Comparison of genetic diversity in the recently founded Connecticut River Atlantic salmon population to that of its primary donor stock, Maine's Penobscot River

Adrian P. Spidle, Tim L. King, Benjamin H. Letcher

Research output: Contribution to journalArticlepeer-review

6 Scopus citations

Abstract

Anadromous Atlantic salmon returning to the Connecticut River (CR) from 1996 to 1999 were assayed for variability at nine microsatellite DNA loci. Heterozygosity and allele frequencies were compared to the anadromous Atlantic salmon returning to Maine's Penobscot River from 1998 to 2000. The Penobscot River was the primary source of the salmon used to found the previously extirpated population in the Connecticut River. While there were no significant differences in heterozygosity between the source population and the Connecticut River sea-run spawners, microsatellite allele frequencies were significantly different between the populations. Two techniques of estimating effective population size (Ne) suggested a healthy level of genetic variation in the Connecticut River population of anadromous Atlantic salmon. This is significant because the sea-run population is maintained almost entirely through hatchery production. Healthy ratios of Ne to N indicate that hatchery production has not resulted in excessive inbreeding to date.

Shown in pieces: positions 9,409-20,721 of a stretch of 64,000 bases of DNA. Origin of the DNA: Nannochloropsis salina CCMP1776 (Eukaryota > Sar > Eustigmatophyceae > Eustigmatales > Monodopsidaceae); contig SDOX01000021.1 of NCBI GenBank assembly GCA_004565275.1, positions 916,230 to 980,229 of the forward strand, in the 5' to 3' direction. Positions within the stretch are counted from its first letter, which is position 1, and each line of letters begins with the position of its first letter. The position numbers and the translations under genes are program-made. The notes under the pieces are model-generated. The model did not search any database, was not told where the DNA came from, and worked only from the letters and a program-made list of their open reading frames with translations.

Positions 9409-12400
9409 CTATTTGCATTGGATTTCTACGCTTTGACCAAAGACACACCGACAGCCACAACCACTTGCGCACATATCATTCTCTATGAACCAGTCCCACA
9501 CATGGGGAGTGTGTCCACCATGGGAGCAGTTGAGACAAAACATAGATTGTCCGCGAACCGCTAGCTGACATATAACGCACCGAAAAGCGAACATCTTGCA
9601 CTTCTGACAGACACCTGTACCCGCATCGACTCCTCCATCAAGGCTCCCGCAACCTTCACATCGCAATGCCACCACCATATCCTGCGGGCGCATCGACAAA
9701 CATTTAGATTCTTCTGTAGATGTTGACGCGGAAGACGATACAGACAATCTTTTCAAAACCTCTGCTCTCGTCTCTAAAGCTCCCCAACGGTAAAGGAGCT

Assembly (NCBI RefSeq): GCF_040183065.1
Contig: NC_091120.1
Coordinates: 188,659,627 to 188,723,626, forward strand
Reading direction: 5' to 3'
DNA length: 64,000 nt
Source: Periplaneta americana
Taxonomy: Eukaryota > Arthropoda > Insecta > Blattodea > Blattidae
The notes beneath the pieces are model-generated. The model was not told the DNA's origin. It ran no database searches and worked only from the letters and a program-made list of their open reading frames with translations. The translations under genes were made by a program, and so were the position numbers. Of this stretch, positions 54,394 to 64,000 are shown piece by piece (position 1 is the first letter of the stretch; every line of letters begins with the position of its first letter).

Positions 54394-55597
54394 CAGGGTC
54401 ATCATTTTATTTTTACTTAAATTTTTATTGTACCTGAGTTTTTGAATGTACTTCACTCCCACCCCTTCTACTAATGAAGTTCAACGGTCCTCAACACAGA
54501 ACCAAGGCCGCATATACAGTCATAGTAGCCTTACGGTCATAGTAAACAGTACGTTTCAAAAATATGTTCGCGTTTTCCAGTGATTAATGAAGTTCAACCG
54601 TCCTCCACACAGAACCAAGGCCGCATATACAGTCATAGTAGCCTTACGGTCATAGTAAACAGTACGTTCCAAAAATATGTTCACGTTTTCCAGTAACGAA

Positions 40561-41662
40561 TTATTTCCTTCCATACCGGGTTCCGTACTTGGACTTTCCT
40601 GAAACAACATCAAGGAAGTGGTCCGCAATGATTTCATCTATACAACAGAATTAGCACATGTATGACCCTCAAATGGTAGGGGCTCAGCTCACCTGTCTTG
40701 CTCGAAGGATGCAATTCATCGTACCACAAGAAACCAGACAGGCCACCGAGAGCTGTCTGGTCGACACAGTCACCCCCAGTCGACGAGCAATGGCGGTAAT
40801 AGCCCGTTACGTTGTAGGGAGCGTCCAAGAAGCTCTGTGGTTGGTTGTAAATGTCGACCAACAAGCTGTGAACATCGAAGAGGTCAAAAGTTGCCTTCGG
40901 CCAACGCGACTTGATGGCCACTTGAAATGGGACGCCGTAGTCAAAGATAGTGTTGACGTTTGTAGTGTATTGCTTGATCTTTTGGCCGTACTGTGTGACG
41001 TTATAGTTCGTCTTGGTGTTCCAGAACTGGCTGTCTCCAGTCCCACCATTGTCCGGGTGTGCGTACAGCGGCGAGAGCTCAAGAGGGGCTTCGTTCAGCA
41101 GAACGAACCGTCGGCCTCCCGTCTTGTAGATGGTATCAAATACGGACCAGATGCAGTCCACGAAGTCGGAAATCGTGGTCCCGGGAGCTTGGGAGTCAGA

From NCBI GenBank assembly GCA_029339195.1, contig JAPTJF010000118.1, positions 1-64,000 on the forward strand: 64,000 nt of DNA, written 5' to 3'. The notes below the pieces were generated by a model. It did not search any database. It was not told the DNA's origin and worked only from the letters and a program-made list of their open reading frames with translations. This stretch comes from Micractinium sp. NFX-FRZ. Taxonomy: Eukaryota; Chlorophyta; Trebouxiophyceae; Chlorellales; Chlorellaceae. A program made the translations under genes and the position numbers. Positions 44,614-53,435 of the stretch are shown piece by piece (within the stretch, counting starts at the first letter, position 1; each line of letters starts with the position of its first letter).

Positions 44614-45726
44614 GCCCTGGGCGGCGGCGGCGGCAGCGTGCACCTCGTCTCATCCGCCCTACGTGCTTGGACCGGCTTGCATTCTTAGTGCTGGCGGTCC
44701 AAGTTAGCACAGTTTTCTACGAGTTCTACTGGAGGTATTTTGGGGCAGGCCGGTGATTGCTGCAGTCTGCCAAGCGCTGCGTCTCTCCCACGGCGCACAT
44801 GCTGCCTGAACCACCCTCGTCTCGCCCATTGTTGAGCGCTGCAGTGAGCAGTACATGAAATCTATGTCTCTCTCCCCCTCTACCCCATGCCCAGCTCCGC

Original languageEnglish (US)
Pages (from-to)253-265
Number of pages13
JournalAquaculture
Volume236
Issue number1-4
DOIs
StatePublished - Jun 14 2004

All Science Journal Classification (ASJC) codes

  • Aquatic Science

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